• Don't ramble on or waste Jack's time.
  • Don't pretend to be an expert if you are not.
  • Leave things open for interpretation.
  • Don't come with a ready-made decision, and don't make it for yourself.
  • Don't make promises you can't keep.

Katherine White

DISC Style

Values/Drivers

HighAesthetic Very much prefers form, harmony and balance. Likely a strong advocate for green initiatives and protecting personal time and space.
Very HighEconomic Very competitive and bottom-line oriented.
HighIndividualistic Has no problem standing up for your own rights and may impart this energy into others as well.
HighPolitical Able to accept the credit or take the blame with a 'the buck stops here' attitude.
AverageAltruist Concerned for others without giving everything away; a stabilizer.
AverageRegulatory Able to balance and understand the need to have structure and order, but not paralyzed without it.
Very LowTheoretical Doesn't get bogged down in details and minutia.

Things to do to effectively communicate with Katherine White:

  • Join in with some name-dropping, talk positively about people and their goals.
  • Provide options for Katherine to express her opinions and make some of the decisions.
  • When agreeing, support the ideas and potential results, not the person.
  • Do your homework and be prepared with goals, objectives, support materials, etc., but don't plan on using all of them. Have the material with you as support.
  • Get to the point quickly and don't ramble.
  • Offer input on how to make the ideas become reality.
  • Be certain to emphasize next action steps.

Things to avoid to effectively communicate with Katherine White:

  • Don't come in with a ready-made decision, unless you are ready to discuss a variety of options and accept changes.
  • Avoid asking rhetorical questions, or useless ones.
  • When agreeing, don't reinforce with "I'm with you, Katherine."
  • Don't be sloppy or disorganized.
  • Don't leave decisions hanging in the air. Be certain all decision points have reached closure and action-plans are the result.
  • Don't 'dream' too much with her or you'll lose time.
  • Don't talk down to her.

Kristi Oslund

DISC Style

Values/Drivers

HighAesthetic Very much prefers form, harmony and balance. Likely a strong advocate for green initiatives and protecting personal time and space.
HighEconomic High drive for economic gain helps provide motivation through long projects and assignments.
HighIndividualistic Has no problem standing up for your own rights and may impart this energy into others as well.
AveragePolitical Flexible, able to take or leave the power or clout that comes with the job title or assignment.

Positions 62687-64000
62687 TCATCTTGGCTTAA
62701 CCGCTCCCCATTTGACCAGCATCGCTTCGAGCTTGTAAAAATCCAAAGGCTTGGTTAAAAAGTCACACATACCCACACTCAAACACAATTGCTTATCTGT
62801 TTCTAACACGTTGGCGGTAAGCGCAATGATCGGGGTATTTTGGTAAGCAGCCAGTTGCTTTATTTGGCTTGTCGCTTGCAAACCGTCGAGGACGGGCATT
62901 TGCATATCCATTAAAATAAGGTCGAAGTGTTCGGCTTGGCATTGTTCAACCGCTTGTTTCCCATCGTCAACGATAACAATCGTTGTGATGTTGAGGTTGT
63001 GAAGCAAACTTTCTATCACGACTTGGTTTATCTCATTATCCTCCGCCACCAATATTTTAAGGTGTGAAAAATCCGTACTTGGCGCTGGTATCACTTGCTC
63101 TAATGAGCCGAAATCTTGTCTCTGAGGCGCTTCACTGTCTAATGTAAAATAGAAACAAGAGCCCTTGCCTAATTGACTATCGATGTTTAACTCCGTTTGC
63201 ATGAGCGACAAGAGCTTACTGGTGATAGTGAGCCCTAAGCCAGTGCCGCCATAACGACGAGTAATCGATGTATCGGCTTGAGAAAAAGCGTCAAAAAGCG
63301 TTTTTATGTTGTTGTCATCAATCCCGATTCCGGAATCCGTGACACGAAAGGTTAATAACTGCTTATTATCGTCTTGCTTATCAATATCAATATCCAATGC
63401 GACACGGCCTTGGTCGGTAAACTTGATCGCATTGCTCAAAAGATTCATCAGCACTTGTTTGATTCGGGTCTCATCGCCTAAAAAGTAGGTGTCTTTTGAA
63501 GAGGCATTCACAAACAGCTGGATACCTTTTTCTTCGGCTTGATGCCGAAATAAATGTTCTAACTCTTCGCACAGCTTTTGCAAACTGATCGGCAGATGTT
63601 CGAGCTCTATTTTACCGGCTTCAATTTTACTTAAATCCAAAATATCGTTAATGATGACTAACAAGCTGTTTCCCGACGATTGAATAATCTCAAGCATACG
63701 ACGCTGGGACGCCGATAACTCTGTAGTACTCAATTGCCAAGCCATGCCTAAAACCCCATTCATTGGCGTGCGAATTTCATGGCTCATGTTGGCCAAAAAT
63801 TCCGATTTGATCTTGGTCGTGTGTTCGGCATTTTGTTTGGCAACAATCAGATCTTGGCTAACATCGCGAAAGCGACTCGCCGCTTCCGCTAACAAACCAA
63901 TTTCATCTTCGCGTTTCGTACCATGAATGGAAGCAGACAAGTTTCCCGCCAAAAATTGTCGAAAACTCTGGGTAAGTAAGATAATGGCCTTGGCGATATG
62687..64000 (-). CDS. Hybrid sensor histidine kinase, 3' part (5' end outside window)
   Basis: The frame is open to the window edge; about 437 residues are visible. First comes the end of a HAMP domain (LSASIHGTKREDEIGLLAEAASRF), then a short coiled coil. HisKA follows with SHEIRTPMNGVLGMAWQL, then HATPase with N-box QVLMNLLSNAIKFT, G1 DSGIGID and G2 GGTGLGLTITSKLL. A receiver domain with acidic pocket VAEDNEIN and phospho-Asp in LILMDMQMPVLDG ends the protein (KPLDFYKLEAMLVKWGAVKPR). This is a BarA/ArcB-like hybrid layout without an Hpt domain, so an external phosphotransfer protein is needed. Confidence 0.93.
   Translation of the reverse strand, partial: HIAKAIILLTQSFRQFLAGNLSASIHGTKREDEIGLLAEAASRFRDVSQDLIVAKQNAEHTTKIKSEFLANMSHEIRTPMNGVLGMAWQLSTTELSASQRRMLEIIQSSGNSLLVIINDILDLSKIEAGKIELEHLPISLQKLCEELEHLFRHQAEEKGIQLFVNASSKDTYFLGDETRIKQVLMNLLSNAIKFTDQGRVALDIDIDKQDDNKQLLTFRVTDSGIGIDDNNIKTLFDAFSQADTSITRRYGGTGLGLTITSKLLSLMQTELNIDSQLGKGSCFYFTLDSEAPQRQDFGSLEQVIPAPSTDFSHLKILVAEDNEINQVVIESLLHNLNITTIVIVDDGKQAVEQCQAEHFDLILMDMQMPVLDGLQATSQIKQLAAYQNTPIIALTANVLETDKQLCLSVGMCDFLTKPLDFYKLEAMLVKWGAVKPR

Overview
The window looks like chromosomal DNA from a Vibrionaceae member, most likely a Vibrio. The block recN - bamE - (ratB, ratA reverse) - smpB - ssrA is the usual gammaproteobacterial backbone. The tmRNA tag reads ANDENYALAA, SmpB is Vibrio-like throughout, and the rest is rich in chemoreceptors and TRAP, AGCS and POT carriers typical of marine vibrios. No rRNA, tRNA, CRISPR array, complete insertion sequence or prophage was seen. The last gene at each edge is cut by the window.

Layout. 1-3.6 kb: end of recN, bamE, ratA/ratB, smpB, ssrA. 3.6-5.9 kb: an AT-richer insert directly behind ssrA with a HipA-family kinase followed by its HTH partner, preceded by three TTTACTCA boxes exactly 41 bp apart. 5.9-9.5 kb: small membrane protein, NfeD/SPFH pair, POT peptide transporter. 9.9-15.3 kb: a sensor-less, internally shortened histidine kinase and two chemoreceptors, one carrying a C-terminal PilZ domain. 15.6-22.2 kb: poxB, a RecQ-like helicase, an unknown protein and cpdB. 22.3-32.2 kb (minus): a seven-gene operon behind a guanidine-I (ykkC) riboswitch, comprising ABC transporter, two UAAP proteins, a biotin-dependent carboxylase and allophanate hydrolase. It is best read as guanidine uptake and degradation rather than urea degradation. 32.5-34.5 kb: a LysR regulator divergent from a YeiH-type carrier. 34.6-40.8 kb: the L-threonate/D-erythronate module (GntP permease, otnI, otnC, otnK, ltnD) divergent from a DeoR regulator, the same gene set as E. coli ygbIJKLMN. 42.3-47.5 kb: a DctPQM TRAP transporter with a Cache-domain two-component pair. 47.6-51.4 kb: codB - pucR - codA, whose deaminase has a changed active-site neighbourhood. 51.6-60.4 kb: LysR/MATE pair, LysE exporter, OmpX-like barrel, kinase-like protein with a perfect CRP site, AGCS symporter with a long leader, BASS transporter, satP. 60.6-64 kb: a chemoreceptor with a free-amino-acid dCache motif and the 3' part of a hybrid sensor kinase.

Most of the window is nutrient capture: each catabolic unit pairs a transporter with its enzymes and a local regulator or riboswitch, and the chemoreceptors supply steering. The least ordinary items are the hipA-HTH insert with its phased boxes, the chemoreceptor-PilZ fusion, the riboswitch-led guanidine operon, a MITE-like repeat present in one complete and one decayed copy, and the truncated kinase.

AverageAltruist Concerned for others without giving everything away; a stabilizer.
Very HighRegulatory Well disciplined, and follow standard operating protocol and traditional ways.
Very LowTheoretical Doesn't get bogged down in details and minutia.

Things to do to effectively communicate with Kristi Oslund:

  • Break the ice with a brief personal comment.
  • If you agree with the outcome, follow through and do what you say you will do.
  • If you disagree with the direction, make an organized presentation of your position.
  • Provide testimonials from people seen as important and prominent.
  • Be candid, open, and patient.
  • Be certain that the information you have is credible.
  • Outline individual tasks and responsibilities in writing.

Things to avoid to effectively communicate with Kristi Oslund:

  • Don't offer promises you can't keep.
  • Don't legislate.
  • Don't leave things up in the air, or to work out by chance.
  • Don't whine about all of the work you have to do.
  • Don't threaten with position or power.
  • Don't force others to agree quickly with your objectives and position. Provide some time to warm up to the ideas.
  • Don't use someone else's opinions as evidence.

Mark Woerner

DISC Style

Values/Drivers

AverageAesthetic Able to appreciate the benefit for balance and harmony without losing sight of the practical side of things.
Very HighEconomic Very competitive and bottom-line oriented.
HighIndividualistic Has no problem standing up for your own rights and may impart this energy into others as well.
HighPolitical Able to accept the credit or take the blame with a 'the buck stops here' attitude.
LowAltruist Won't be taken advantage of and protect own turf and that of the team or organization.
HighRegulatory Strong preference for following established systems or creating them if none present.
LowTheoretical Less concerned with the big picture or knowledge for knowledge sake.

Things to do to effectively communicate with Mark Woerner:

  • Ask for input regarding people and specific assignments.
  • Allow time to verify the issues and potential outcomes.
  • If you agree with the outcome, follow through and do what you say you will do.
  • Prepare your case in advance; don't 'wing-it' using charm alone.
  • Be accurate and realistic, don't over-inflate ideas or outcomes.
  • If you disagree with the direction, make an organized presentation of your position.
  • Plan some extra time in your schedule for talking, relating, and socializing.

Things to avoid to effectively communicate with Mark Woerner:

  • Don't use unreliable evidence or testimonials.
  • Don't legislate.
  • Leave things up in the air, or to work out by chance.
  • Don't whine about all of the work you have to do.
  • Avoid being impersonal or judgmental.
  • Don't talk down to anyone.
  • Don't leave decisions hanging in the air.